Internet Rising: A Glorious Mashup Digi-Doc About The Web
This all pervasive contradictory tool is both devil and savior, endlessly discussed, vilified, revered, used, abused—it is all things and nothing.
You could pretty much say anything about it and it would probably hold true, such is its strange power and slippery character. We’ve become ever-so-slightly reliant on it, while also projecting our own metaphors of what it should be or is—tainting it with a kind of technological romanticism. We overrate it, take it for granted and find it eternally fascinating and remarkable and a little bit annoying, too. We think of it as being as important as the printing press yet the humble washing machine supposedly facilitated greater change.
In their “digi-documentary” Internet Rising filmmakers Andrew Kenneth Martin, Marina Eisen, and Alex Eisen hope to add to and expand the conversation about what it all means while “investigating the evolving relationships between the Internet and [the] collective consciousness of humanity.” And, nobly, rather than just reaffirming their own views it looks like they’ve tried to get a broad selection of opinions from the various facets of people who are happy to express them, and who are responsible for some of our most fundamental theories about the web.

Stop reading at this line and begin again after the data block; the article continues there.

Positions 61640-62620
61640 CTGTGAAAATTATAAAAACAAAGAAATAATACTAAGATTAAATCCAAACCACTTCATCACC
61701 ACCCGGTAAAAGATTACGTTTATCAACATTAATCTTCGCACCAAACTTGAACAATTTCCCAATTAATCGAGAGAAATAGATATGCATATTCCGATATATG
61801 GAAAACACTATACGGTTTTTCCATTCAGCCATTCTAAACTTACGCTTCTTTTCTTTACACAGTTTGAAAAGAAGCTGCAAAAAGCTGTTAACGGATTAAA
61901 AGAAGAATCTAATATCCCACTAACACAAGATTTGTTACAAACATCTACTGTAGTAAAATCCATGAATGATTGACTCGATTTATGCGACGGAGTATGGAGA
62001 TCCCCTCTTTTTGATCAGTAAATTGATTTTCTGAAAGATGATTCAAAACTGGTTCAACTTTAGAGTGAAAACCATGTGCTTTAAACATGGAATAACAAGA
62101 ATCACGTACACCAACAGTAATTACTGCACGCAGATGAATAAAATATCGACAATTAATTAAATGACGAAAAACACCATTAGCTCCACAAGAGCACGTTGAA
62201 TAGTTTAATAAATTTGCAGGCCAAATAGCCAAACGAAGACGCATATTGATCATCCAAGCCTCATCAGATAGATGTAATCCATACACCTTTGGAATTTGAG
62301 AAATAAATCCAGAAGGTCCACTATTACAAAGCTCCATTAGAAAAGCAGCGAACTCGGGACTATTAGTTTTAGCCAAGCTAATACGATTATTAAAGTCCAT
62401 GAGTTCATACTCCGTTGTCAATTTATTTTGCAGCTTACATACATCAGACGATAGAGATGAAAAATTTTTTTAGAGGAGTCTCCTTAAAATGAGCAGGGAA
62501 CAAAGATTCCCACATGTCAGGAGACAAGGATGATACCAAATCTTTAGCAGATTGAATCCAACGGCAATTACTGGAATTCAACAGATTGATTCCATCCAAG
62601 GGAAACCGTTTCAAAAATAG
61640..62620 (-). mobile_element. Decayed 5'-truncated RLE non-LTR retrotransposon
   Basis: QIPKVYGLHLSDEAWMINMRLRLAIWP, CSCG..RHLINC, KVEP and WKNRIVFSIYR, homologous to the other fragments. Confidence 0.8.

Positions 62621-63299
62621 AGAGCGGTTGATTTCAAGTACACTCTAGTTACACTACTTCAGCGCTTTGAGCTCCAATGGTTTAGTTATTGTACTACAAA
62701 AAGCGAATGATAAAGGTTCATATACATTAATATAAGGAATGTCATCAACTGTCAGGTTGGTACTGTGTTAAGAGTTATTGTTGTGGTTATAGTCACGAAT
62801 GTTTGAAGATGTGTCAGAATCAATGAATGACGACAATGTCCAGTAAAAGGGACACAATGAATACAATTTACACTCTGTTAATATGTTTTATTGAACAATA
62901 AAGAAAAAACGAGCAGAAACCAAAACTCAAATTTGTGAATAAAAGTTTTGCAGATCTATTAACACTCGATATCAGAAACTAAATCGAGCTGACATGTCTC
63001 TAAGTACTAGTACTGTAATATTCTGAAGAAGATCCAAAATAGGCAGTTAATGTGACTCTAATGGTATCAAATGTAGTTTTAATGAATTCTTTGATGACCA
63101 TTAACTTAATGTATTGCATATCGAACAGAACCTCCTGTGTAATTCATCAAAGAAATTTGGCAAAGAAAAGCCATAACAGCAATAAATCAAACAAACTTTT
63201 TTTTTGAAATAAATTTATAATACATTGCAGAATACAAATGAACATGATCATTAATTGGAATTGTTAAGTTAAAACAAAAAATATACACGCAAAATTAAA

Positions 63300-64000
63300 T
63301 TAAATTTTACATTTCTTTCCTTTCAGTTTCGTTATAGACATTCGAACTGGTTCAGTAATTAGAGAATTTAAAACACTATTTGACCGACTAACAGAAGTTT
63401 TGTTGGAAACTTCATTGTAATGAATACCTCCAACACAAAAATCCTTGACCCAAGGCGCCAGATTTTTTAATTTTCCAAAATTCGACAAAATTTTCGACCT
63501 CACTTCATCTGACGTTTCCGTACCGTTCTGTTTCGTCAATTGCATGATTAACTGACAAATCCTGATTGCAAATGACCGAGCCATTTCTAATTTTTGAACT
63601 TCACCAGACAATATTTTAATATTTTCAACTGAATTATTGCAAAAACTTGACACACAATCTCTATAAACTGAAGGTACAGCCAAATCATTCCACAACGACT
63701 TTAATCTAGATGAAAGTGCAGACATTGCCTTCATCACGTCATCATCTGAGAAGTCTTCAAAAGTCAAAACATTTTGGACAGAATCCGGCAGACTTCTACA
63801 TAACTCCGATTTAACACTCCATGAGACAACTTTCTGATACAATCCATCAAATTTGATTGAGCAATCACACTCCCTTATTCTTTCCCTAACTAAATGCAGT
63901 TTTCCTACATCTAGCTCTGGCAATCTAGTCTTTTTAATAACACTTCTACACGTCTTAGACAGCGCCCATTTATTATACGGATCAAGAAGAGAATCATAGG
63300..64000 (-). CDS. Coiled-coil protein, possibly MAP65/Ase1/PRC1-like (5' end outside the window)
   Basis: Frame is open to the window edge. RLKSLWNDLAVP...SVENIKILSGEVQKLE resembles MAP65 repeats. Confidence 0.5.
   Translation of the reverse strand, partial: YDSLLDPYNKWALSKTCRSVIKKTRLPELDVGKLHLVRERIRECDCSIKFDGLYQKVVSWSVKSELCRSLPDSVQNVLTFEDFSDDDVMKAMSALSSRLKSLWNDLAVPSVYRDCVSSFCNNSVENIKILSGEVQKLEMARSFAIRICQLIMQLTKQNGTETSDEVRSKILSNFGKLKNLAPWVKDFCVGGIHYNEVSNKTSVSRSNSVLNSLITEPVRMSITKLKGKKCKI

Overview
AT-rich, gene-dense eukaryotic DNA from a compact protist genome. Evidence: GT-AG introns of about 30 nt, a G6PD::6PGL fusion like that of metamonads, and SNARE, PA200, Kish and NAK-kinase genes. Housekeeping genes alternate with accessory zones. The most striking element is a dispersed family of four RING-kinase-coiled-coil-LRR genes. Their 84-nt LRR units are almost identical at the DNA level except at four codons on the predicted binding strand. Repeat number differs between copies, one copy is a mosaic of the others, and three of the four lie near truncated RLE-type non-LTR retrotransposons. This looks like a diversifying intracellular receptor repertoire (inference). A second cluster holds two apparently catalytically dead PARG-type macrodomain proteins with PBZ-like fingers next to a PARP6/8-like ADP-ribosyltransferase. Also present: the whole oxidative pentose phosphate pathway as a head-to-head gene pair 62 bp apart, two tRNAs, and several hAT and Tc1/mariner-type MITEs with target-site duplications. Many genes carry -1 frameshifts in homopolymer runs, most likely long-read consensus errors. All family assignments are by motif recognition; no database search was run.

Talking heads come flying at the screen in an attention-deficit barrage of cuts and visuals, put through grainy video filters and glitchy effects to achieve a tone and aesthetic that feels very much rooted in the visual language of the internet. These headphoned interviewees peer out from their webcams as distorted graphics ripple the screen among them are such sages of the web as Kevin Kelley, Douglas Rushkoff, Vinton G. Cerf, Tiffany Shlain, Jason Silva, members of Anonymous, the Executive Director of Linux International, a doctor from an internet addiction clinic, and countless other internet prophets, futurists, singularitarians, and Second Life citizens—each offering his or her own ruminations on what it all means.
It’s informative and entertaining—informataining, if we’re to coin a neologistic portmanteau.